SGRA Kawaraban (Essay) in English
CHIANG Yung Po “’Academic Independence’ and Myself”
Recently, China has made remarkable economic progress. In the academic world, however, we are unable to see similar progress. Among the scholars whom I have been indebted to, there have been some who have been communicating with scholars in China. Their essays, which were scheduled to be published in China, were sometimes prohibited from publication because of censorship. However, owing to the persistent endeavors of their friends in China, these essays were published with certain parts blacked out.
When I talked with a professor about this phenomenon, he pointed out that if an essay has been partially censored, we cannot say that it is the same essay. He then explained about the spirit of “academic independence” in Waseda University. As a graduate of Waseda University, and from the standpoint of “academic independence”, I do find some agreement with his uncompromising spirit. However, I did feel some conflict over it. If not for censored publication, there might be a possibility that they cannot dispatch any information at all or that they have to give up on contributing their essays under the threat of censorship. Dispatching information under any difficult circumstances would be a different form of “academic independence”.
In Taiwan, my native country, there is no such censorship. However, “academic independence” is being challenged in a different way. When we talk about Taiwan overseas, we are asked if we support independence or unification. Actually, there are considerable supporters for both independence and unification in Taiwan. If we are allowed to have our own thoughts, siding with either independence or unification would be a form of “personal freedom”. It is in a “democratic country” that we can respect each other although we may have different opinions.
However, confrontation in political ideology in Taiwanese society has taken a serious turn. Some researchers “work-out” their research in order to create a logical backing to assert their thoughts. One typical example is the “Taiwanese heritage dispute” which was based on the doctrine that “85% of Taiwanese have the heritage of Taiwanese aborigines”, which was published by Professor Lim M, National Taiwan University College of Medicine. Such a doctrine was hard for me to understand given that I am a researcher of modern history. A famous jurist, Santaro Okamatu, who crafted the Taiwanese Private Law in the colonial period of Taiwan, gave a statement which said that “all people in Taiwan have Chinese ethnicity, and do not belong to the primitive race. People have their own special cultures and characteristics.” There are some discriminatory terms in this statement, but we get the impression that Taiwan, in the colonial period under Imperial Japan before the war, consisted of Chinese (Han) people who had a specific culture and characteristics. There were some who had marital relations between such Chinese race and aborigines. But, such relations were very few. Moreover, they were not hostile against each other, but rather were not interested in the other and lived in “different worlds”. We can find this account in many historical documents.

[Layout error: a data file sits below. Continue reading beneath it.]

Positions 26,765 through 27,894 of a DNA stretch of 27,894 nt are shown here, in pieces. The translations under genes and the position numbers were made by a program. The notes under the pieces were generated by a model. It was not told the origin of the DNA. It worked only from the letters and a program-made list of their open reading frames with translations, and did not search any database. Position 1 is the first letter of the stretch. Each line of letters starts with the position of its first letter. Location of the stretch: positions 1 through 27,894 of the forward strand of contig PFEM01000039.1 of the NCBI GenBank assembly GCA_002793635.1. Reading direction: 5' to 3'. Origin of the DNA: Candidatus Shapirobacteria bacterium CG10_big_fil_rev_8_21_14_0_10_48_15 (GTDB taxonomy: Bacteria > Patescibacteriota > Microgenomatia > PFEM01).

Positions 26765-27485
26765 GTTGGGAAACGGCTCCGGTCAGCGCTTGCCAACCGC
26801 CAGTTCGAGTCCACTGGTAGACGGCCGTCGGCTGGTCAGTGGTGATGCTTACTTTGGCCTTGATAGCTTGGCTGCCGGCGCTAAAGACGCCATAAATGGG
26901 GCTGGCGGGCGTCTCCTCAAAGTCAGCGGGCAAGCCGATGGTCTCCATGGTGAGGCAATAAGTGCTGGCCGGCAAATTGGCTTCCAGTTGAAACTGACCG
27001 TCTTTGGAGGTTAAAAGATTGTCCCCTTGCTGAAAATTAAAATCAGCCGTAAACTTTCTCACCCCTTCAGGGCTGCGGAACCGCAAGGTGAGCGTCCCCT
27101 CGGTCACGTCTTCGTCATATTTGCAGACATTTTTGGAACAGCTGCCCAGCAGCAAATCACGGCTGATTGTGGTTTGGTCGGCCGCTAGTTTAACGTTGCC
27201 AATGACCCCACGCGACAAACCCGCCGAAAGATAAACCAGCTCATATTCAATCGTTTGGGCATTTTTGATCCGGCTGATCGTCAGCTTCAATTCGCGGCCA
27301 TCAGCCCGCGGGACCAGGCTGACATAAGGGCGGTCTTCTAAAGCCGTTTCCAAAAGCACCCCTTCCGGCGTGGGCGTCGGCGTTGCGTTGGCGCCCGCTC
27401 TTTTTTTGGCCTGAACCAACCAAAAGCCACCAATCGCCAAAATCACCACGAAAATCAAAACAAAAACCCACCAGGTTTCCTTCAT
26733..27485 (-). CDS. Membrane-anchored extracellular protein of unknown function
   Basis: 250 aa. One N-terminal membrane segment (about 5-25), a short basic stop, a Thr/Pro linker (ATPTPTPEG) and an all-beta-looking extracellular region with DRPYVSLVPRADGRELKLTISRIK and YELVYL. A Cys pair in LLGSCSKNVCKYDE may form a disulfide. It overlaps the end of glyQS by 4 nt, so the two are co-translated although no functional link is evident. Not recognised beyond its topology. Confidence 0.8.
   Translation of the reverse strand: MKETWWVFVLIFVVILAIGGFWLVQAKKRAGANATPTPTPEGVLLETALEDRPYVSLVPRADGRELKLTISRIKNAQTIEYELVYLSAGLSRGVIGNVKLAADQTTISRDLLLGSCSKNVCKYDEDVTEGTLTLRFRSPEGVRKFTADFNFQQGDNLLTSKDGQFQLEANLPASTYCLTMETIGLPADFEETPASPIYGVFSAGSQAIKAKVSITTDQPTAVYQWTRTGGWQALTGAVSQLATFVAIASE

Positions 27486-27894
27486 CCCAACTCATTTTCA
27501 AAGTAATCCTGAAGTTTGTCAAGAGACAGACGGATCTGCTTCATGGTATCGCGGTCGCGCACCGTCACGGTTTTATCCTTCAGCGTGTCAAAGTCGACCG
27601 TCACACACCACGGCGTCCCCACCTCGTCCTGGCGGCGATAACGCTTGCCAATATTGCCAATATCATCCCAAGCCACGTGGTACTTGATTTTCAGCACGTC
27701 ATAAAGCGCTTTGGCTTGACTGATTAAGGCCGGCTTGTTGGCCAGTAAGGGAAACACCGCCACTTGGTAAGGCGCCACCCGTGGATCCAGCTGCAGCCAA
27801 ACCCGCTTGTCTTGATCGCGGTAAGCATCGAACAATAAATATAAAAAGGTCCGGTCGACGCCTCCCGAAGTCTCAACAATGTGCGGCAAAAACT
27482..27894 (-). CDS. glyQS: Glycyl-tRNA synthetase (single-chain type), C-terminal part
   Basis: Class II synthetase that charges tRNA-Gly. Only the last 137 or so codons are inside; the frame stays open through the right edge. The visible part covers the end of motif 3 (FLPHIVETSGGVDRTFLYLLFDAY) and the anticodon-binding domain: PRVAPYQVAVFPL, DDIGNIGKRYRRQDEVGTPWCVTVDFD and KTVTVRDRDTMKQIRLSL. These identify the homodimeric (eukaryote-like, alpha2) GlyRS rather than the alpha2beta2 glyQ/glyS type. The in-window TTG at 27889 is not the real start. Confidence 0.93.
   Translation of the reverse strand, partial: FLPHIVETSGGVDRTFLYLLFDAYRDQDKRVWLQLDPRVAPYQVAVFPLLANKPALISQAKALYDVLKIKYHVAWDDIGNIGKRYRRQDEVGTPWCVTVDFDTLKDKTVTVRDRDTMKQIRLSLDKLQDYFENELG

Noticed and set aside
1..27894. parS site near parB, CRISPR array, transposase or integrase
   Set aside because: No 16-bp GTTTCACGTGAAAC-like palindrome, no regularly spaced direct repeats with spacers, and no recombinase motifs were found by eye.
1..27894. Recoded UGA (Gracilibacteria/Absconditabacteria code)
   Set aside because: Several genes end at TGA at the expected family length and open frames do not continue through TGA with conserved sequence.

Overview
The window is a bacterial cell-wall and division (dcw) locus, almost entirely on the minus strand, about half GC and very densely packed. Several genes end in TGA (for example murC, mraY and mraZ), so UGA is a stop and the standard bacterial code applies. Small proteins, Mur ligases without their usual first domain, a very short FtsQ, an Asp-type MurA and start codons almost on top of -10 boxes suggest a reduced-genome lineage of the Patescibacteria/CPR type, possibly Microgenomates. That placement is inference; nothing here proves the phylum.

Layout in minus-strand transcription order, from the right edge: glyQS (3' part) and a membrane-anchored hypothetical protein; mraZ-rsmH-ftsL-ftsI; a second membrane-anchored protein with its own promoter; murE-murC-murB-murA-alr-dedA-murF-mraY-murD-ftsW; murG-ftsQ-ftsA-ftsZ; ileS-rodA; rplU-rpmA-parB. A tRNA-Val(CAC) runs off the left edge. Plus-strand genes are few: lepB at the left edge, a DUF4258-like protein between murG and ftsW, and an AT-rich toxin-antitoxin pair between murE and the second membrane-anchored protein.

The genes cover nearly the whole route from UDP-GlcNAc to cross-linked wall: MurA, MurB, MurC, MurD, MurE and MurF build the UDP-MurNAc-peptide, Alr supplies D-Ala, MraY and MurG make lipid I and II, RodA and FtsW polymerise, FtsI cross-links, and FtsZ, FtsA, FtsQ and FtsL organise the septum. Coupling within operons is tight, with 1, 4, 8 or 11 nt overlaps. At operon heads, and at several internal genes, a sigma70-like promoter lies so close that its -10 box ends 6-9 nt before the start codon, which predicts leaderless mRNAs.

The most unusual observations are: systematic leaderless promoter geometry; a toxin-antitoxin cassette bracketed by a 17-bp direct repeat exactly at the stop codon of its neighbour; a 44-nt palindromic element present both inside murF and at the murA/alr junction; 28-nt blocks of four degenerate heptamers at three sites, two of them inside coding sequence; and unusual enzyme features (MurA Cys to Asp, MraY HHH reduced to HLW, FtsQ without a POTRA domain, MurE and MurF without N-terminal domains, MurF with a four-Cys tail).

Before the war, we used the term “Go-yo (御用)” to preface words which related to the Office of the Government of Formosa, like “Go-yo newspapers”, “Go-yo merchants” or “Go-yo scholars”. However, according to recent studies, even newspapers which were known as “Go-yo newspapers” carried many articles which criticize government policies. According to my research, professors of Taiwan Imperial University, who have been labelled “Go-yo scholars” were engaged in working for the government and practiced their “academic independence” despite the harsh environment, keeping their dignity and fulfilling their responsibilities. Another example is the “Preservation of Historical and Scenic Spots and Natural Monuments” which was initiated by the Office of the Government -General in the 1930s. There were many “new” historical spots possessed by Taiwan under Imperial Japan which implied their political intentions. On the other hand, there are also other spots which were designated variously while under the Netherlands, the time of Koxinga or the Qing dynasty. These spots which were designated before Imperial Japan are precious and valuable for Taiwan today and are linked to Taiwanese identity.
The three cases mentioned above differ in time and the place. Yet, from them we can realize the importance of “academic independence”. In recent years, historical revisionism has become an issue. I, as a researcher of history, think it is my mission to convey historical facts to people without any bias. And, as a graduate of Waseda University, I will conduct my research with “academic independence” in mind.
However, I do not think that “academic independence” only belongs to graduates of Waseda. Rather, “academic independence” should be shared with researchers of all fields and from different countries and universities.
That is why I decided to write this column.
(Chiang Yung_Po / 2018 Raccoon, Research Assistant, Research Institute of Law in East Asia, Waseda University)
Translated by Kazuo Kawamura
English checked by Sonja Dale